4a) Yes, how about that? Windows can't access ext4, ok, but can linux/ubuntu access ntfs and fat32? Better formulated: is Windows -> ext* the only couple that doesn't match?

    Aside from that, i've also got some general issues but i believe i can fix those by myself, such as some confusion in my mind about mounting partitions and having them appear as dev/sdaX while they're also just in /media... If i can't fix those, i'll ask properly, just ignore that for now ^^


    I'm sorry if i come across like i've been living here forever or something, but if you spend your entire day talking to all sorts of people around the globe and reading forum topic after forum topic about all sorts of stuff from economy and war to funpics and surveys, you tend to get tired of those silly introductories and being overly humble. Being polite is good of course and i will always be polite, but being "humble" is not part of being polite IMO Even if my writings don't sound like it, i really do appreciate any help people offer, as i regularly have to do it myself and i know what a pain it can be sometimes.

    Either way, thanks to anyone who can give me confirmation that the steps above are the correct ones, can answer my questions regarding the setup and can point out any roadblocks i might hit along the way ^^. Also, sorry for the wall-o-text but they are a necessary evil sometimes
    Last edited by Faziri; June 1st, 2011 at 11:29 PM.

  2. #2
    Join Date
    Jun 2011
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    15

    Re: Confirmation of steps

    I just got a PM from Jerrys, but then got an error when trying to send a reply... Supposedly he's set to not receive PMs or he's been punished

    Jerrys, if you're reading: thanks for the offer but making a telephone call would be pretty costly and silly with the free alternatives like Skype and Steam around...

  3. #3
    Join Date
    Dec 2009
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    Mangalore, India
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    Ubuntu Development Release

    Re: Confirmation of steps

    1a) by installing Ubuntu, will anything be changed in my current system, other than the bootloader being replaced by grub and the partitions that i specify during the Ubuntu setup getting formatted to ext4 to fit linux onto them?


    Ans: No, only boot loader will be replaced by Grub. You need to choose partitions manually during installation to prevent formatting of other partitions.


    2a) L and S are currently formatted as standard NTFS. When i start the Ubuntu installation, will i be able to plainly select them and tell the setup to format both to ext4, then install ubuntu on L (sda7 probably) and put the swap on S (sda8 then)?

    Ans: Yes, you will get a option to format these partitions during installation if you choose manual method.

    3a) will this just plainly work and have my good old win7 (yes, i'm a big fan of win7 despite knowing what a crappy company MS is, dito for everything related to it. And i just hate them for screwing up RareWare, the used-to-be best games developers Sure hope they don't go for Retro Studios next) listed in it, along with the newly installed ubuntu? Is there some known bug or somewhat often occurring situation where win7 is not recognised properly and the MBR needs fixing and whatnot?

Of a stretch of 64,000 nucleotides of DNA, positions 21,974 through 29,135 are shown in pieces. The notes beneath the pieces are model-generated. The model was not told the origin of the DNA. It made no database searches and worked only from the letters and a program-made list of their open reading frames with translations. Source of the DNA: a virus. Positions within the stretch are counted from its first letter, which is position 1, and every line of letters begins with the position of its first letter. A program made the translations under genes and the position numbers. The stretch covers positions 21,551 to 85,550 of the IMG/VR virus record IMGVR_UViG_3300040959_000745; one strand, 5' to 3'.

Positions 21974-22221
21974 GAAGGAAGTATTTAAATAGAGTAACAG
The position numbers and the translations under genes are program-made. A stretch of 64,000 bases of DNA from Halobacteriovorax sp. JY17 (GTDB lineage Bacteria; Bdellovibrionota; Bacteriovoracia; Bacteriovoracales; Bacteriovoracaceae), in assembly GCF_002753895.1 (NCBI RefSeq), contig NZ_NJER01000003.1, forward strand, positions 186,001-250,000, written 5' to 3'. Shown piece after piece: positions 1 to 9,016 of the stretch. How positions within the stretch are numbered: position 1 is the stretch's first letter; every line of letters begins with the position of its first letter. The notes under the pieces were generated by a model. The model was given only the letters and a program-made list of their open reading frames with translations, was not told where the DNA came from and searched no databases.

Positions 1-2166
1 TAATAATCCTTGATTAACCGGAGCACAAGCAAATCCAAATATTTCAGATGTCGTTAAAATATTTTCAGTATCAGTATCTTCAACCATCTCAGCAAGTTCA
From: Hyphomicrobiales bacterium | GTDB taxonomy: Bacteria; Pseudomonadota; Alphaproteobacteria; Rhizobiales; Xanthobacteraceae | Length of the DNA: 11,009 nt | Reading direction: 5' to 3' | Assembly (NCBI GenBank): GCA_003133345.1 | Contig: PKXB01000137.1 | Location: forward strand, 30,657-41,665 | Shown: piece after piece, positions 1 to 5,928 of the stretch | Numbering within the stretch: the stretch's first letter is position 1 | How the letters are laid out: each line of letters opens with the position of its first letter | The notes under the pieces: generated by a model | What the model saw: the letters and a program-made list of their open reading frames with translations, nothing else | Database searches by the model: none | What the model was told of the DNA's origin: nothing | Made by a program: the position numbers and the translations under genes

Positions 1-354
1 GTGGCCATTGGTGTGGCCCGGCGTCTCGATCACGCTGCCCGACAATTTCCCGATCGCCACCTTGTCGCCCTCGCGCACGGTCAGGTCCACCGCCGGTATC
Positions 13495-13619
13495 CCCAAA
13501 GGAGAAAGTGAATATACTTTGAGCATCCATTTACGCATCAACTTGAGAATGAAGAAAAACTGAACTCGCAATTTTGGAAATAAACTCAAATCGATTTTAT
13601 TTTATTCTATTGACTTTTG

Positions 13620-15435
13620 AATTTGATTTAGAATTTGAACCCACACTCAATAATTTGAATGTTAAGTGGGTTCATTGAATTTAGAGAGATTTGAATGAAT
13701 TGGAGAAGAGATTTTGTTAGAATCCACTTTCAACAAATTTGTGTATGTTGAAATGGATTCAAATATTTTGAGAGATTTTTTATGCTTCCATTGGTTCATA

Ans: Since you are installing Ubuntu after Windows installation, there will not be any known issues.

    4a) Yes, how about that? Windows can't access ext4, ok, but can linux/ubuntu access ntfs and fat32? Better formulated: is Windows -> ext* the only couple that doesn't match?

    Ans: Yes, you can access Windows drives(ntfs and fat32) using Ubuntu.

    Welcome to Ubuntu family! If you came across any difficulties, post here. Large Ubuntu family members are here to help you.

  4. #4
    Join Date
    Oct 2009
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    Re: Confirmation of steps

    Hi, I think you're overcomplicating things a bit.

    You can install Ubuntu quite comfortably to a Windows Virtual Disk using Wubi (Windows Ubuntu Installer). It's the easiest method of installing Ubuntu and can be removed in Windows "Add or Remove Programs" dialog. On boot, you will get the Windows bootloader that will ask which OS you want to boot into. The Wubi installer is right on the disk, and is the disk's "AutoPlay" option.

    Of course, you can still install Ubuntu to its own partition, but if you're not sure yet this is great and is a dedicated install that will not require the disk to boot and will not be hindered by optical media read speeds.

  5. #5
    Join Date
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    Ubuntu 14.04 Trusty Tahr

    Re: Confirmation of steps

    Ubuntu will not install to a NTFS partition and swap will not use a NTFS partition. In that regard I would advise that you delete the L and S partitions on your system from inside Windows, using the Disk Management console.